Marines, Schrieber? Didnt think you could take it?
It was my turn to look somewhere else again. I chose the door.
I imagined the looks on the cops faces if I said my Mom
talked me out of it.
I got into college.
But you screwed that up, too, right? Couldnt make
it? So the frustration builds and builds through the years. And
hanging around your old neighborhood doesnt help. So finally
you just let it all loose on your buddy, your oldest friend.
Hes not my oldest friend. And you have a problem,
I said. Thats the worst motive I ever heard.
Give me time. Ill come up with a better one.
Id had enough and I let them have it.
I run a successful business with my father. He came up
from the street. In the ghetto he grew up in, the sewage ran in
the gutters. He worked in a slaughterhouse when he was just 14
years old. He had to drop out of school to bring home money to
feed his nine brothers and sisters. My father worked too hard
on me for me to throw it away on something as stupid as killing
The lieutenant was unimpressed. He lit a cigarette.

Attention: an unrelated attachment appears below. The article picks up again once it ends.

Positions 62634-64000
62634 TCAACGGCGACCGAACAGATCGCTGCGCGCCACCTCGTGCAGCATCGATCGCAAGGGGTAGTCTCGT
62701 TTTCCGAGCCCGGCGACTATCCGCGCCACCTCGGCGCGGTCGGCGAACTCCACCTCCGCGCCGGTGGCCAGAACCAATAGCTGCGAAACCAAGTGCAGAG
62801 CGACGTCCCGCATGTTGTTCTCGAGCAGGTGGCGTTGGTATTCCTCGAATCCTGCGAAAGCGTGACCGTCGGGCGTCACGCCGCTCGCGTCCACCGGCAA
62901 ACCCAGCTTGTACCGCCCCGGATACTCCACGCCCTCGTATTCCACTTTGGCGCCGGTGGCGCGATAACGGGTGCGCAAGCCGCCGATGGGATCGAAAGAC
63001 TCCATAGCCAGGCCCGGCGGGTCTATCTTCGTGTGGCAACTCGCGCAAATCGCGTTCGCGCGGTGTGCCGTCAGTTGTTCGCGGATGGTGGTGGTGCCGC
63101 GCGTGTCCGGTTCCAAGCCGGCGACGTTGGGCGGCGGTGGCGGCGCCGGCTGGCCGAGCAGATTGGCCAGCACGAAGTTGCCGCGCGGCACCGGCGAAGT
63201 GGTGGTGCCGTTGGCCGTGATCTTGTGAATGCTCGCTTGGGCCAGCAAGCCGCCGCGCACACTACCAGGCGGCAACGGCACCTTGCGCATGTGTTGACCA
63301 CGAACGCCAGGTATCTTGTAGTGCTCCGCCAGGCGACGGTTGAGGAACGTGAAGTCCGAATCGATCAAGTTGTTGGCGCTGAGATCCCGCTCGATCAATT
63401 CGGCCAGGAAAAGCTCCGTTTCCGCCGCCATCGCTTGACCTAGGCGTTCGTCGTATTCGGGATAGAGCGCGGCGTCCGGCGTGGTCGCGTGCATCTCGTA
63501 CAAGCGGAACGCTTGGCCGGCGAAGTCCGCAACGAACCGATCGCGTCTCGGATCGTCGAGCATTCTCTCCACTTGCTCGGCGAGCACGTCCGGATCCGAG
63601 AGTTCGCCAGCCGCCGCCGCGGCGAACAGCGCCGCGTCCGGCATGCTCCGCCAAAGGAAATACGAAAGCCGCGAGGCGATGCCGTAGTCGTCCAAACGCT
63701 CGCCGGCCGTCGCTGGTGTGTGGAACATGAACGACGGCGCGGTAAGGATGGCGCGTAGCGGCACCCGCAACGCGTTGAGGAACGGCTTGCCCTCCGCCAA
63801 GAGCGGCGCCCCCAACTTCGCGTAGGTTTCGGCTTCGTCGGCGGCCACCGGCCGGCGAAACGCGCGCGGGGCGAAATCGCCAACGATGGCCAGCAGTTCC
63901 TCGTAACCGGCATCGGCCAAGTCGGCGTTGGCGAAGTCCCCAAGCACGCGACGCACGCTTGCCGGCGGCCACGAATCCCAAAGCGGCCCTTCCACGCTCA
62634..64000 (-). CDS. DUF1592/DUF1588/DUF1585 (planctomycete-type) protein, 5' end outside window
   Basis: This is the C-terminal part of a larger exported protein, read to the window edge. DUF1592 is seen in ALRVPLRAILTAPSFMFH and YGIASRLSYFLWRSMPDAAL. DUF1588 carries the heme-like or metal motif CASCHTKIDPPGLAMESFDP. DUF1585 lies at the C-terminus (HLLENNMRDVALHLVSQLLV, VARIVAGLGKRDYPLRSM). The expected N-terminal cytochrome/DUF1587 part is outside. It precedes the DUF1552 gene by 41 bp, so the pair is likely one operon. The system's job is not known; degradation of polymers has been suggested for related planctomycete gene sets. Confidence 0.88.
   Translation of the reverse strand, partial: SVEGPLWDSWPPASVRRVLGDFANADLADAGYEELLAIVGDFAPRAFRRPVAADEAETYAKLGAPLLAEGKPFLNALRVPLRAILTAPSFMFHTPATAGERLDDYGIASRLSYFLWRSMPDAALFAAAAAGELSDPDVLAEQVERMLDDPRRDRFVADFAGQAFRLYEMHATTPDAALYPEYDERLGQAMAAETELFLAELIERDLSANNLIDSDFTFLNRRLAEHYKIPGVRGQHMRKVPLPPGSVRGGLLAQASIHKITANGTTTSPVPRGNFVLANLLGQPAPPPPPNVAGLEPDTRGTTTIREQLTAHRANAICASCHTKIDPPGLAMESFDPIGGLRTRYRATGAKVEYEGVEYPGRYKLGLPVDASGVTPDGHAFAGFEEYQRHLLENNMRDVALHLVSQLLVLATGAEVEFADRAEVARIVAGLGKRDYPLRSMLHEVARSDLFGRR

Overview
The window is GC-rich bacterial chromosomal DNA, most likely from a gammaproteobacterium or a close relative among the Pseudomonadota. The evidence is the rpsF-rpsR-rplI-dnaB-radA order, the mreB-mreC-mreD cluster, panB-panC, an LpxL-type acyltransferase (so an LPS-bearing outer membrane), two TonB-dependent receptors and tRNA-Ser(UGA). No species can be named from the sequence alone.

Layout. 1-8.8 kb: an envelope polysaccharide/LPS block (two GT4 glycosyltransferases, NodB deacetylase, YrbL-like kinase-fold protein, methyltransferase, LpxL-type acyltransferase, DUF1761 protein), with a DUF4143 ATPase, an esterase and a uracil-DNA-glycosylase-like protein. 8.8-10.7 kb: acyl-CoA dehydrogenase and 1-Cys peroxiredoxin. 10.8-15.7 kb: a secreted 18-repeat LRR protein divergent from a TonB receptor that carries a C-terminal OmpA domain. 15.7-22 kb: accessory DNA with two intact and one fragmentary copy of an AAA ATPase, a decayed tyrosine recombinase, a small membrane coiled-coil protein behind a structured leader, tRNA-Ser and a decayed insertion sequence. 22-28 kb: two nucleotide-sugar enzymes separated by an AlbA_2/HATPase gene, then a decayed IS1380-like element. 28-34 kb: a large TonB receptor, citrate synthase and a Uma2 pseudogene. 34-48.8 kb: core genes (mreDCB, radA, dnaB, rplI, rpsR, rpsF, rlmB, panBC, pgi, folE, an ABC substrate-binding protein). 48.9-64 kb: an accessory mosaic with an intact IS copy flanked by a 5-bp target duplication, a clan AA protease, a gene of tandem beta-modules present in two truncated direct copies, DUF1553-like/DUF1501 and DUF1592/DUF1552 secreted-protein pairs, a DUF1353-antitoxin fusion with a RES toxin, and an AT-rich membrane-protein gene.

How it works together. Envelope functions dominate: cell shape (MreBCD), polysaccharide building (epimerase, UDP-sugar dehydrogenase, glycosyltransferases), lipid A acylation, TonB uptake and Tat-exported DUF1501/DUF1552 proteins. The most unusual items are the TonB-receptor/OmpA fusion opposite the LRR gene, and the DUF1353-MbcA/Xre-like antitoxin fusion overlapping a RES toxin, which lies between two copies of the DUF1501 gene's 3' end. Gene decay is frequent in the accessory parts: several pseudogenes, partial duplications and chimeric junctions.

You actually say that like you mean it. He must have taught
you how to lie good too. You have to lie in business all the time.
Youre on thin ice now.
Im on thin ice? Im on thin ice? I really
punched his buttons there.
With the cigarette trapped between his teeth, Hope hit me in
the jaw. I tasted the blood running out of the side of my mouth.
Ive got other ones.
Sergeant Brennan, leaning against the wall, came over and punched
me in the chest. I wished I had a name like that.
Brennans was a clean hit and it put me on the floor. I
took a deep breath and stayed there for a minute. The concrete
was nice and cool.
Get up, Schrieber.
I did as I was told.
The most horrifying sight I caught from the holding pen was a
single look from my father. Before the guard let him in to the
cell, he took hold of my eyes and gave me a visual slap Ill
never forget. I felt like a piece of tough meat in the slaughterhouse
Dad used to work in as a boy. The tough meat gets the sharpest
He motioned for me to sit down on the bunk. I did and he sat
next to me. The light from outside the cell bounced off his hairless
head. That head was a granite rock, the eyes like uncut diamonds.
His arms and shoulders still contained generous amounts of muscle
underneath his finely-cut navy suit, bought from a cousins
shop at a 20 percent discount.
We didnt speak for what seemed like a long time.
First thing he said was, Your mother called the ambulance.
She told them shes going into shock. They took her to Parkway
Hospital for observation.
This was going to be rough.
I put up the business and the house for your bail. The
judge says you seem an unlikely flight risk. You did come in to